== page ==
Thirty-seven years ago today, Ian Curtis killed himself.
Tragic rock’n’roll deaths, and suicides especially, are such obvious breeding grounds for romanticised cults. We’ve mythologized Cobain and Curtis to such an extent that it is impossible to consider their music separately from the heavy reality of what happened next. We’ve morbidly, voyeuristically, pored over the hideous clues in Ian Curtis’s lyrics; our endless fascination at times resembling a highbrow version of Peaches Geldof’s death and the ensuing media & public hysteria (lest we forget the whole “Ian Curtis died for you” malarkey that a Google search now attributes to Paul Morley in the NME, but my own memory says it was Dave McCulloch in Sounds). Yet in our wallowing, we risk overlooking what is at the heart of these myths: they would not endure and we would not be so moved if the art was not worthy.
Ian Curtis was a great poet. His melancholic (as opposed to melodramatic) lyrics are fine and true enough to withstand isolated, black-and-white scrutiny. But, in the grand tradition of lyric poetry, which has always been an oral art, his words demanded vocalisation. And it was with an Artaud-like completeness that the sound and vision conceived by Joy Division provided the apocalyptically bleak foundation for the haunted poetry. The result was both mesmeric and metaphysical. It was a brand new sound and, although Martin Hannett’s distinctive production will forever betray its true age on the corporeal plane, those of us who bought Unknown Pleasures in 1979 knew without the benefit of tragedy-informed hindsight that we were experiencing something Eternal.
2008’s Joy Division documentary and the previous year’s biopic Control – based on Deborah Curtis’s book Touching From A Distance (which, I’m embarrassed to admit, I initially and rashly mocked but did a volte-face after I actually read it; it is most excellent) – did much to both debunk and propagate the Ian Curtis myth. We learned that he was once a happy Bowie fan; an easy-going guy who liked to go to the pub, hang out with his mates and actually had a sense of humour. And, with a youthfully foolish lack of foresight, it had been his idea to get married (Control however falsely portrays a spontaneous suggestion from Ian to start a family even though Deborah admits in her book that this had been her wish). But while great effort is made to provide evidence that he was ‘normal’ (ie. he did not emerge from the womb tortured), we also discovered the downright eerie story behind “She’s Lost Control” and Ian’s own subsequent and beyond coincidental epilepsy; the countless notebooks he kept from a very early age, spilling over with poetry and lyrics; the evolution of that dance; and, most intriguingly, the truth about his relationship with Annik Honore. Both films also help us better understand the cocktail of struggles that proved to be lethal: he might have been able to conquer his relationship traumas if his epilepsy had been properly medicated and had he lived in a time when mental health was better understood. As it was, the landscape of the early 1980s working-class north was in no way equipped to help a sombre poet whose relentless inner soundtrack was Throbbing Gristle’s “Weeping”.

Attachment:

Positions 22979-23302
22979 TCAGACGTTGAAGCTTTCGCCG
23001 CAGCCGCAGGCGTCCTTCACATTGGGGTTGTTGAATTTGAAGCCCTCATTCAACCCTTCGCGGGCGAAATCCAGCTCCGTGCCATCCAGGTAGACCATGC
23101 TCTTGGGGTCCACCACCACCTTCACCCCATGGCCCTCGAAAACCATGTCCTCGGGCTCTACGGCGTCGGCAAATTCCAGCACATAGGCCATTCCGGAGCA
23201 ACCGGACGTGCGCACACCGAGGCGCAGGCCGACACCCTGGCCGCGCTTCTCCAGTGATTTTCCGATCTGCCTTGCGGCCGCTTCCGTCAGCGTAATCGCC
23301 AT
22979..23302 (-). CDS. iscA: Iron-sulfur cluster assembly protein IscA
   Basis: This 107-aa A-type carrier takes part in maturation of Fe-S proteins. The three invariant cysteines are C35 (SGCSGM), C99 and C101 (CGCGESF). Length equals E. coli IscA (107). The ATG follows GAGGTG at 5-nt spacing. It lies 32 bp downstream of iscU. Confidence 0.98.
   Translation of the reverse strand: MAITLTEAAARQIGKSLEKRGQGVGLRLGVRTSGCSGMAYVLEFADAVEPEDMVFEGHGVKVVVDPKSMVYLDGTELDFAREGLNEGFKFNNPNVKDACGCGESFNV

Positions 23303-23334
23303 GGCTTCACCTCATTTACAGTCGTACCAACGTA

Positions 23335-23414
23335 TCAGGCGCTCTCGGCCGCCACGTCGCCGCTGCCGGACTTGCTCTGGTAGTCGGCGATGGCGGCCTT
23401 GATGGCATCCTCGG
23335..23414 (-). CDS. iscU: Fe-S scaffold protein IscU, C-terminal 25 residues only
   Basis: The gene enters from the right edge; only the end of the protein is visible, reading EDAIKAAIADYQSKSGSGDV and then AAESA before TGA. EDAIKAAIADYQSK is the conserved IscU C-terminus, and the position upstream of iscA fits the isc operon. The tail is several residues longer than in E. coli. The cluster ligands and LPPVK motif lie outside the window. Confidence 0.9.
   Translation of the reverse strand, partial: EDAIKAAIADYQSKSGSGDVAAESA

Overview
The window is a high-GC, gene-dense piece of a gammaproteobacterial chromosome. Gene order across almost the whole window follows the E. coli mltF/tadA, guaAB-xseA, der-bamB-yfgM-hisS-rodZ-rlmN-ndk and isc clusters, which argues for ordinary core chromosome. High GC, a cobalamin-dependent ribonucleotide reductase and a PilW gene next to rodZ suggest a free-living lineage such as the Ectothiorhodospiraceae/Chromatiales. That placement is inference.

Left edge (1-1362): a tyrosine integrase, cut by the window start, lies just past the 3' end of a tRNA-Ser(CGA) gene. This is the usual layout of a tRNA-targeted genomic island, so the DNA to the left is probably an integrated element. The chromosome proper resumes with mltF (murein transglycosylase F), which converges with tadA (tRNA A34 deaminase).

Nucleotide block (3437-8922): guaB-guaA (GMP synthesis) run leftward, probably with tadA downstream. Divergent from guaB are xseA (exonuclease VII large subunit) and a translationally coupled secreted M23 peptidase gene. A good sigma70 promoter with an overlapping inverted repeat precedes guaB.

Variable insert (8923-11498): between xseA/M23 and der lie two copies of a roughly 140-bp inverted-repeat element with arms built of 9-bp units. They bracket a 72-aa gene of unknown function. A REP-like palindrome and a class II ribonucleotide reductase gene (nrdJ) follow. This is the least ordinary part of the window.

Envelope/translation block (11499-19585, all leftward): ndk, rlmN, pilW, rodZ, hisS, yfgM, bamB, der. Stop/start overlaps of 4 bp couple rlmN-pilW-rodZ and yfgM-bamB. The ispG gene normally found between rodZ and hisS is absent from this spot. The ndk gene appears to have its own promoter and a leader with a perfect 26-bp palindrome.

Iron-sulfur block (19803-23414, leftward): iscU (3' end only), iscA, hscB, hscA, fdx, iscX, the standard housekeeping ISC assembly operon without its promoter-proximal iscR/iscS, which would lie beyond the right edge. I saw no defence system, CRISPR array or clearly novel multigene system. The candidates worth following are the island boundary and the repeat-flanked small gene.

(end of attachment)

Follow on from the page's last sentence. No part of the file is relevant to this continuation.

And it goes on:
On the evening of May 18th 1980, my friend Tim phoned to tell me that we would not in fact be going to see Joy Division in two days’ time at NYC’s Hurrah as we had been so eagerly anticipating. Four months later, along with my then-best-mate Patty, I would witness New Order’s first-ever US show (Maxwell’s, Hoboken, New Jersey; pre-Gillian, with the three JD survivors timidly, uncertainly, taking turns on lead vocals). We hung out with the guys for a while after the show. All perfectly nice, they were so unlike what I was expecting. But what on earth was I ‘expecting’? I was already completely in thrall to the Joy Division myth.
Tempting as it is to dismiss the cult of the Rock’n’Roll Suicide as nothing but an emo-like celebration of the macabre, the quixotic attraction is verily but an adjunct to that most time-honoured and archetypal artistic theme: death (the Romantics themselves would overly romanticise 17-year-old Thomas Chatterton). Ian Curtis ensured he would have the “last word” on his artistic legacy, for there really can be no separation from his final statement and the art (“Cold as the grave, has the infinity of a Gustave Doré hell” was Jon Savage’s appraisal of Joy Division’s music in his forward to Deborah Curtis’s book). Yet if we accept the idea of a ‘myth’ not as a falsehood but as a sacred narrative that can provide a broader insight into life, then the Ian Curtis/JD myth is justifiably compelling as evidence of humanity’s profound relationship to art and our artists, and our ability and/or need to be deeply touched from a distance.
RIP Ian Curtis. Ian Curtis Forever.